Sextus: Ah, but even if you’re right, Quintus, there’s still a role for logic–at least of the kind Quartus favors. You said the speaker has to deal with her audience in a reasonable way. You also want to focus on what “works” but what works sometimes is a matter of whether the argument is good or bad in some sort of logical sense. I don’t share your pessimism about people’s level of care for logically good arguments. You say an argument is good in the only sense that matters if the person to whom it is directed accepts it, but that can’t be right. After all, do we not sometimes think people blameworthy for accepting bad arguments? Do we not say things like “I can’t believe you bought that line!” or “Didn’t you consider this or that objection?” These kinds of considerations suggest that the quality of the reasoning, quite apart from its mode of presentation, really does matter. It can’t be purely subjective. If so, then there may be room for something approaching the kind of normativity that Quartus wants. I think that maybe what you’re really worried about, Quintus, is that Quartus’ sense of ‘argument’ is not really free of the social baggage that vexes Primus. That’s easily remedied. We just have to change our thinking in the direction of expanding the concept of argument beyond the boundaries of the old definition inherited from classical logic. Once we do, it will quickly become clear that the normativity in question is of a different sort.
There’s good reason for this expansion too. An honest look at the way we reason seems to require it. We change our minds for lots of causes and draw conclusions from lots of things. Not all of them are verbal. Sometimes, for example, it is a picture that convinces us that, say, war is wrong. Why can that picture not be treated as an argument? For that matter, why isn’t my mother’s arched eyebrow–which always convinced me that whatever I was doing put me in imminent danger of a trip to the corner–an argument too? If these kinds of things are arguments, then they can be used in better or worse ways. Thus the norms of our “logic” have to be expanded to cover them too.
If I’m right in this then I don’t think I’m that far off from what you want, Quintus, since the normativity in question is going to be of a largely ethical sort. It will involve prescriptions of a moral kind. For example, to use a materially doctored photo to elicit a false conclusion in the minds of the audience is prohibited, not because it violates a logical rule, but because it violates a moral principle of truth-telling.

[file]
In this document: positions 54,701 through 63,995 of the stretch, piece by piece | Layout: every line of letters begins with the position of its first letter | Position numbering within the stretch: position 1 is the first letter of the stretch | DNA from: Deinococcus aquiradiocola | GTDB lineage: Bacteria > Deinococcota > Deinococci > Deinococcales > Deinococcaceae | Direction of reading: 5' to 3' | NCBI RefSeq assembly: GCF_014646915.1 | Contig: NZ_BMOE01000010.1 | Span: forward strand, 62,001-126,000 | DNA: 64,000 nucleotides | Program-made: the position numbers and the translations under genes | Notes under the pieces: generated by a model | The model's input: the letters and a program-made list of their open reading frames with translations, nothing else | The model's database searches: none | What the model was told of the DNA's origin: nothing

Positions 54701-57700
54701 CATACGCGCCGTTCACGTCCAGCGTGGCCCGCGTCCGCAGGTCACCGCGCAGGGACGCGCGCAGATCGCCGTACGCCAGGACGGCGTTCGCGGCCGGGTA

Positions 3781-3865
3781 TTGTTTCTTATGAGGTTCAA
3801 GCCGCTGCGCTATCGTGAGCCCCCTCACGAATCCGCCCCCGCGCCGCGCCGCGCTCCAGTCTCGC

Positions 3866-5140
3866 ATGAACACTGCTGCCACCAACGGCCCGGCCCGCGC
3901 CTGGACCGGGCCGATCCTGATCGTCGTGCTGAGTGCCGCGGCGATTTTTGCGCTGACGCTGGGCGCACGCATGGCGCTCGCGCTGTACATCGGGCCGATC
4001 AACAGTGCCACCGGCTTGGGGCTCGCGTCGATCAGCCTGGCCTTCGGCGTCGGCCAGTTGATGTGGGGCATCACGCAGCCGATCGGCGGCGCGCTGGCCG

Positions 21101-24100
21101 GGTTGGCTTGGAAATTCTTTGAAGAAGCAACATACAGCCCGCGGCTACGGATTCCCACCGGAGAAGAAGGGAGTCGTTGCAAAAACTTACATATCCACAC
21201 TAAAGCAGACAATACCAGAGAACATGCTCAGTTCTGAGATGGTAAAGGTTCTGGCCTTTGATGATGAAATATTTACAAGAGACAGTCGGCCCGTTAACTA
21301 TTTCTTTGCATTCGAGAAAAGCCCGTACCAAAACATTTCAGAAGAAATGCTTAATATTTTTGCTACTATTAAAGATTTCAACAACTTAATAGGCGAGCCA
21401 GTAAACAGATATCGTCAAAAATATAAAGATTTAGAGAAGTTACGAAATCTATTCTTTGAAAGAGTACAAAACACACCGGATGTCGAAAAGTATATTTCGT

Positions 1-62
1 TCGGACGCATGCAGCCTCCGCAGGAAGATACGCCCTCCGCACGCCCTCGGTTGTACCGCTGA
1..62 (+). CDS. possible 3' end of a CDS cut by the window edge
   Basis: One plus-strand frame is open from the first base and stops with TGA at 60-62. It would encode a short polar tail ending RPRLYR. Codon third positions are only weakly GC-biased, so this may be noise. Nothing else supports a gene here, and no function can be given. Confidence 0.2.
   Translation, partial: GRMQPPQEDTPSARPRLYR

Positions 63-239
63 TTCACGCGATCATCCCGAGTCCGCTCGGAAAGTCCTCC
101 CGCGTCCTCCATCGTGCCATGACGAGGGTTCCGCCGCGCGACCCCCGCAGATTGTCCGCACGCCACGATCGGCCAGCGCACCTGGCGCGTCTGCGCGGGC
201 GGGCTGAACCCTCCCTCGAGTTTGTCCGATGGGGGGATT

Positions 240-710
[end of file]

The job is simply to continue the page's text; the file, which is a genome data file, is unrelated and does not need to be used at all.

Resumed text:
The only thing we really need to be clear about is that the norms at work in such prohibitions are generated by the community of arguers. They are the product of human discourse, not a fixed feature of the universe. To put it another way, they are neither subjective nor objective, but intersubjective. If we are vigilant about thinking of normativity in this way then we have less of a worry about the old socially problematic norms of “capital-R” Reasoning creeping back in, right?
Severus: I don’t know…I’ve been sitting here listening to you all the whole time I can’t say I’m wholly convinced by any of you. At this point I’ve heard two or three conceptions of logic and as many conceptions of normativity. Just now ‘argument’ exploded too. At this point I have to wonder if this dispute isn’t merely verbal. All of you are quibbling over descriptions over what are essentially the same phenomena. None of you wants to license illicit argumentative coercion, and all of you are concerned to equip others with the ability to resist it. You’re just differing over the precise definitions of terms like ‘coercion’, ‘reasonable’, ‘logic’, ‘normative’ and ‘argument’. Maybe you’d all be better off if you stopped hobby-horsing with the definitions and just got to the business of talking about what follows from what and why?
All: WHAT??? Raah! Rabble rabble rabble!
“I can see I hit a nerve with this one.”, the bartender said, “Tell you what: Next round’s on the house.”